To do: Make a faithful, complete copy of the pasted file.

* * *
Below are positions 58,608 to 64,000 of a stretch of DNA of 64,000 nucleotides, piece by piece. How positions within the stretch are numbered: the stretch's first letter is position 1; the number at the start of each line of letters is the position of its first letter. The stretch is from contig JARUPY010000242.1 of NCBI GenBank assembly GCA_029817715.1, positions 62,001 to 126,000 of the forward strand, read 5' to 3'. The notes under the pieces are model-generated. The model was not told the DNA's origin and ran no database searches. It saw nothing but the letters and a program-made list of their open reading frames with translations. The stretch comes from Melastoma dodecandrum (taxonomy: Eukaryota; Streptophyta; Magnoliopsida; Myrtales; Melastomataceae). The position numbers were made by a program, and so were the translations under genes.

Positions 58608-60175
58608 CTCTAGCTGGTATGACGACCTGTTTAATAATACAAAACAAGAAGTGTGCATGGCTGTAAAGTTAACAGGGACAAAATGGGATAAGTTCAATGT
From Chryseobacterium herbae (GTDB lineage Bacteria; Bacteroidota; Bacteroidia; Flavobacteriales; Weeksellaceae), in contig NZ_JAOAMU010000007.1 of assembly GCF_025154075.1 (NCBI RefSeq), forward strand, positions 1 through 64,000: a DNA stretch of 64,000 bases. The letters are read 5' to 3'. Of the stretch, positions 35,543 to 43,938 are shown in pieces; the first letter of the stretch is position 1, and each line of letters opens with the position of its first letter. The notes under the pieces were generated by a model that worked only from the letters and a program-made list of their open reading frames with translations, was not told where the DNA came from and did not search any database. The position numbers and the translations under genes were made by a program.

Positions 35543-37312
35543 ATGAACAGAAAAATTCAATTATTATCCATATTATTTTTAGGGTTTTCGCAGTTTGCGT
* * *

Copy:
Below are positions 58,608 to 64,000 of a stretch of DNA of 64,000 nucleotides, piece by piece. How positions within the stretch are numbered: the stretch's first letter is position 1; the number at the start of each line of letters is the position of its first letter. The stretch is from contig JARUPY010000242.1 of NCBI GenBank assembly GCA_029817715.1, positions 62,001 to 126,000 of the forward strand, read 5' to 3'. The notes under the pieces are model-generated. The model was not told the DNA's origin and ran no database searches. It saw nothing but the letters and a program-made list of their open reading frames with translations. The stretch comes from Melastoma dodecandrum (taxonomy: Eukaryota; Streptophyta; Magnoliopsida; Myrtales; Melastomataceae). The position numbers were made by a program, and so were the translations under genes.

Positions 58608-60175
58608 CTCTAGCTGGTATGACGACCTGTTTAATAATACAAAACAAGAAGTGTGCATGGCTGTAAAGTTAACAGGGACAAAATGGGATAAGTTCAATGT
From Chryseobacterium herbae (GTDB lineage Bacteria; Bacteroidota; Bacteroidia; Flavobacteriales; Weeksellaceae), in contig NZ_JAOAMU010000007.1 of assembly GCF_025154075.1 (NCBI RefSeq), forward strand, positions 1 through 64,000: a DNA stretch of 64,000 bases. The letters are read 5' to 3'. Of the stretch, positions 35,543 to 43,938 are shown in pieces; the first letter of the stretch is position 1, and each line of letters opens with the position of its first letter. The notes under the pieces were generated by a model that worked only from the letters and a program-made list of their open reading frames with translations, was not told where the DNA came from and did not search any database. The position numbers and the translations under genes were made by a program.

Positions 35543-37312
35543 ATGAACAGAAAAATTCAATTATTATCCATATTATTTTTAGGGTTTTCGCAGTTTGCGT